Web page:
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Terri Lois Young, Stuart W Tompson, Kristina N Whisenhunt, Quintin DeGroot, Krystina Quow, Xiaoyan Luo, Natalie A Afshari; Hereditary Benign Intraepithelial Dykeratosis in a Native American Tribe. Invest. Ophthalmol. Vis. Sci. 2014;55(13):1016.
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© ARVO (1962-2015); The Authors (2016-present)
Autosomal dominant hereditary benign intraepithelial dyskeratosis (HBID) is a rare syndrome of variable ocular surface irritation with overgrowth and leukoplakia of the conjunctiva and cornea, and occasional accompanying oral mucosal keratosis. Reported cases are primarily from a large tri-ethnic North Carolina Haliwa-Saponi Native American tribe isolate, although a novel gene- NLRP1- has been identified in a Caucasian French family. The chromosome 4q35 disease locus was determined by microsatellite linkage analysis in 2 families within the tribal population. Two of the linked markers displayed tri-allelism in all 25 affected individuals of 55 subjects studied, suggesting that a duplication of this genomic region was causal. We independently ascertained HBID families from the same isolate, and performed repeat linkage analysis with denser coverage to confirm linkage, and to delimit the genomic interval in which the true causal variant might reside.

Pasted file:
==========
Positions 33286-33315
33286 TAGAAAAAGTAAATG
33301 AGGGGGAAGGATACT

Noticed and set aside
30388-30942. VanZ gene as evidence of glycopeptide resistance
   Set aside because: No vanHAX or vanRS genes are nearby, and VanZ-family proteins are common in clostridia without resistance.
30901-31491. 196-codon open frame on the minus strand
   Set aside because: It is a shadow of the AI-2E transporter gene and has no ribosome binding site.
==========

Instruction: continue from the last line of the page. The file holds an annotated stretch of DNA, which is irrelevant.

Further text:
Three families (9 affected/ 4 unaffected) were ascertained, and participant DNA was used for study. We designed and analyzed 25 FAM tagged fluorescent microsatellite markers from the telomeric 4q35 locus to the centromere for over 122Mb. After standard PCR and fragment analysis, the samples were interpreted by Peak Scanner (ABI). Sanger sequencing of tribal member DNA samples was performed of the coding and intron-exon boundary regions of the NLRP1 gene.
We confirmed the presence of tri-allelism at markers D4S1652 and D4S2390 in 6 affected individuals. This was also identified in 3 unaffected individuals, thereby excluding this genomic variant as disease causing. No pathogenic variants of NLRP1 were determined for affected tribal members.
Our analysis did not identify a haplotype common to all affected individuals, effectively excluding the q-arm of chromosome 4 as the locus for HBID. The HBID phenotype displays genetic heterogeneity. To delineate the causal genotype/variant, exome sequencing of tribal members is underway.
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